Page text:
- A Japanese whaling company is opening vending machines to drive up demand for whale meat.
- The machines will sell whale sashimi, whale bacon, whale skin, whale steak, and canned whale meat.
- Prices range from 1,000 yen, or $7.70 to 3,000 yen, or $23.
A Japanese whaling company hopes to drive up demand for its product by offering whale meat in conveniently placed vending machines throughout Japan, the Associated Press reported.
Kyodo Senpaku Co. recently opened three machines in Yokohama, south of Tokyo, that offer a wide range of whale meat: whale sashimi, whale bacon, whale skin, whale steak, and canned whale meat.
Costs range from 1,000 yen or $7.70 to 3,000 yen or $23, the AP reported.
The most inexpensive option for whale meat would be the equivalent to the price of about a pound of bacon in the US, which costs about $7.21 as of 2021, according to Statista, a market data company.
Konomu Kubo, a spokesperson for Kyodo Senpaku, told the AP the company aims to open 100 locations in five years, especially near supermarkets where the meat is no longer sold, often due to pressure from anti-whaling activists.
Whaling in Japan today is a tight-knight industry, with one operator and a few hundred people, according to the AP.
The country ceased commercial whaling in 1987 after it joined the International Whaling Commission. However, the country continued to hunt for whales, claiming it was in the name of scientific research, according to the BBC.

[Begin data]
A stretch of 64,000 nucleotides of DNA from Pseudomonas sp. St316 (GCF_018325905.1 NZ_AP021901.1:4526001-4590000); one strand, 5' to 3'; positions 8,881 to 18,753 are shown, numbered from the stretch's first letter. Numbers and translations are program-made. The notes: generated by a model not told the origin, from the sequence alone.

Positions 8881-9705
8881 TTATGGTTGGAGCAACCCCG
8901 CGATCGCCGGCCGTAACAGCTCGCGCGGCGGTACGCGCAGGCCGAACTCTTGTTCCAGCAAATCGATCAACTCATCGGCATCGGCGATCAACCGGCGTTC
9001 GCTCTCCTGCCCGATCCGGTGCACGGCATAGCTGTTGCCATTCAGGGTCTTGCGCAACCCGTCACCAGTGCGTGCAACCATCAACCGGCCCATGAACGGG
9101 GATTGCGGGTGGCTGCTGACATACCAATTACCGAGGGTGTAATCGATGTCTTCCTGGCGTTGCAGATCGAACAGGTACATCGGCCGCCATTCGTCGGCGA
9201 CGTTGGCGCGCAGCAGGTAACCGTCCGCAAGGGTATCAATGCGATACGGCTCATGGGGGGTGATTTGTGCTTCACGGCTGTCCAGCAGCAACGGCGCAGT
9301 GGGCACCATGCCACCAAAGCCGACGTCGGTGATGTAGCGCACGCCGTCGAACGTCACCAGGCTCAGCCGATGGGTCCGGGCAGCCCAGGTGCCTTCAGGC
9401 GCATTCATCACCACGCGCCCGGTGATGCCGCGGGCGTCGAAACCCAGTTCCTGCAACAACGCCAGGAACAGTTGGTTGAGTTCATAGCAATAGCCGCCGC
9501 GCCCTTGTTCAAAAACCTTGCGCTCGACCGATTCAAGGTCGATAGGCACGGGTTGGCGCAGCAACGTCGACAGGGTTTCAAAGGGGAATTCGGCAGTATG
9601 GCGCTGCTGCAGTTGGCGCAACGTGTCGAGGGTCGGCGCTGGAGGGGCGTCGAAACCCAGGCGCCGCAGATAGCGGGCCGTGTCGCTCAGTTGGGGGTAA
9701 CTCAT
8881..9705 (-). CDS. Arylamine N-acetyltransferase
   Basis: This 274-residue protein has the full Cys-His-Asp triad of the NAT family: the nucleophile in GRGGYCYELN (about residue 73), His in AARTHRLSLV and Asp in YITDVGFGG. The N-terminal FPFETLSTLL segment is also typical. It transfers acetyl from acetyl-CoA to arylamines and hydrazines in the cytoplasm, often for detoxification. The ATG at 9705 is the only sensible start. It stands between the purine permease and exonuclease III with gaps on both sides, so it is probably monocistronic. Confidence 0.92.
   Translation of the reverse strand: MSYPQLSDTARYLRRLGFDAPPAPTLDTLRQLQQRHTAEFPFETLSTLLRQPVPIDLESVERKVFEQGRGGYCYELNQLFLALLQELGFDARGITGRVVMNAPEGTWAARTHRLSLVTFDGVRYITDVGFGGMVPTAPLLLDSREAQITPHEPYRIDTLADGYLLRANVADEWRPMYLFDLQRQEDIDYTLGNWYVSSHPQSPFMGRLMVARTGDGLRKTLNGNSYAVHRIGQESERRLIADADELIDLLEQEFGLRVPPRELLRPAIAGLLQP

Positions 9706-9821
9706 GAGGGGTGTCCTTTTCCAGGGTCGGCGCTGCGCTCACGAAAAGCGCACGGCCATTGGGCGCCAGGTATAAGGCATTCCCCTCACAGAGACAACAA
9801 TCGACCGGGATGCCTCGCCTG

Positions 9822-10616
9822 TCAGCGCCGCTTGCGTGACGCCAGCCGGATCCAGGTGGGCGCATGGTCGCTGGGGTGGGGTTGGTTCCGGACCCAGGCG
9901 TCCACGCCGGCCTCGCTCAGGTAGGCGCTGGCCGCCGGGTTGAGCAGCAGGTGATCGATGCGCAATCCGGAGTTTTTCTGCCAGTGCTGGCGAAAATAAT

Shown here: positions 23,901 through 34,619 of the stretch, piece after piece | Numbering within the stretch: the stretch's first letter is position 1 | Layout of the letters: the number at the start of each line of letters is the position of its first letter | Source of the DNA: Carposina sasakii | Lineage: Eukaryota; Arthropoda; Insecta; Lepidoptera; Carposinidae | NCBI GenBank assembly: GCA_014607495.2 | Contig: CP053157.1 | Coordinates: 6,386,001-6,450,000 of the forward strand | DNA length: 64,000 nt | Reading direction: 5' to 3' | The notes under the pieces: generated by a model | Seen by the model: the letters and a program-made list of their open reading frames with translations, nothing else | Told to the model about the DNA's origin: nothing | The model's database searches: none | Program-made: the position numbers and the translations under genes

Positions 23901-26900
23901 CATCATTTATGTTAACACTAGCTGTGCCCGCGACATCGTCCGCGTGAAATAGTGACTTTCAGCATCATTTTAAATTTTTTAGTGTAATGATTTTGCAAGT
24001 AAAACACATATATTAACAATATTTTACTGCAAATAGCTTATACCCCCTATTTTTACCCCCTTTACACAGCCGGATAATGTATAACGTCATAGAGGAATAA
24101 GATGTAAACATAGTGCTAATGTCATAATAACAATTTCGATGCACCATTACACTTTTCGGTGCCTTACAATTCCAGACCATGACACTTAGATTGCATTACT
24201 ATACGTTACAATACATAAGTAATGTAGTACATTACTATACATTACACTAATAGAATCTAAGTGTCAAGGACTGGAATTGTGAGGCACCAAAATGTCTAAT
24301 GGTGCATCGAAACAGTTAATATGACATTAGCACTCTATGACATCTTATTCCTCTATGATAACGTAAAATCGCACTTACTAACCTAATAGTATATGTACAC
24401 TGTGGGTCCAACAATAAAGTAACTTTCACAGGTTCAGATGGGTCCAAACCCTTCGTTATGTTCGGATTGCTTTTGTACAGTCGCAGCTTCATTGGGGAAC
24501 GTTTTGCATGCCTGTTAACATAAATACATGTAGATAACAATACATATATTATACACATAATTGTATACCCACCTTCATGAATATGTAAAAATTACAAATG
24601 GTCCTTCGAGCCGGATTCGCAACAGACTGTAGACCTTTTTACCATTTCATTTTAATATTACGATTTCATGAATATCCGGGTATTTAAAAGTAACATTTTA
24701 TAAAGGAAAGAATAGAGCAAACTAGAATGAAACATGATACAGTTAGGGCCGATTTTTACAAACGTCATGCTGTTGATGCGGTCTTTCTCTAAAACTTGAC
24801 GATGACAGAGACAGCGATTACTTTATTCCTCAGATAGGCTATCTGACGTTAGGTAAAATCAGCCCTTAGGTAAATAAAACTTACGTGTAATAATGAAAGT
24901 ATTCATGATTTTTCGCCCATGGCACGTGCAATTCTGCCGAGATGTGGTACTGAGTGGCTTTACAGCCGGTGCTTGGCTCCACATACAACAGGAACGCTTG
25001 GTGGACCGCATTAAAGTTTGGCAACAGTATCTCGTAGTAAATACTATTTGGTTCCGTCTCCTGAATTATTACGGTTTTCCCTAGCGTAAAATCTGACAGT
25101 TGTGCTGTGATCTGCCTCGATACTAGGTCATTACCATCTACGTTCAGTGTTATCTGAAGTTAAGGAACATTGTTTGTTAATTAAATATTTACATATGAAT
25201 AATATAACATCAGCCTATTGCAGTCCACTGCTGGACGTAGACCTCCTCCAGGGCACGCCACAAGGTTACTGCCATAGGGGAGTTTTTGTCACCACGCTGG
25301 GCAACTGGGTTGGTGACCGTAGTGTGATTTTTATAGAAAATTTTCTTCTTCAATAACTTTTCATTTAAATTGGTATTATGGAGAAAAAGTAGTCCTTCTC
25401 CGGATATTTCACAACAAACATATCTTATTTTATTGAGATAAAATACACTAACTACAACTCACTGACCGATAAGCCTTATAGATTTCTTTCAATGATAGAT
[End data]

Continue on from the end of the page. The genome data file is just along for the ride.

Critics said the research was a cover-up to continue to hunt for whales, which were still being sold on the market.
“The issue is not the vending machines themselves but what they may lead to,” Nanami Kurasawa, head of the Iruka & Kujira (Dolphin & Whale) Action Network, told the AP.
Kubo told the news outlet that the company wants to fill a demand from people who want to eat whale meat but can’t find it.
Although whale meat has been present in Japanese culture for thousands of years, eating whale accounted for less than 0.1% of total meat consumption in recent years, according to Fisheries Agency Data, the AP reported.
Kyodo’s latest operation also adds to Japan’s ever-abundance of vending machines that line the country’s alleyways, convenience stores, and residential and commercial areas.
In Japan, products can range from the mundane (coffee, soda, tea, cigarettes) to more niche offerings like fresh bananas, fish stock, and hot foods.
According to Statista, the country had about 4 million vending machines as of 2021, which actually represents a decrease in the number of machines.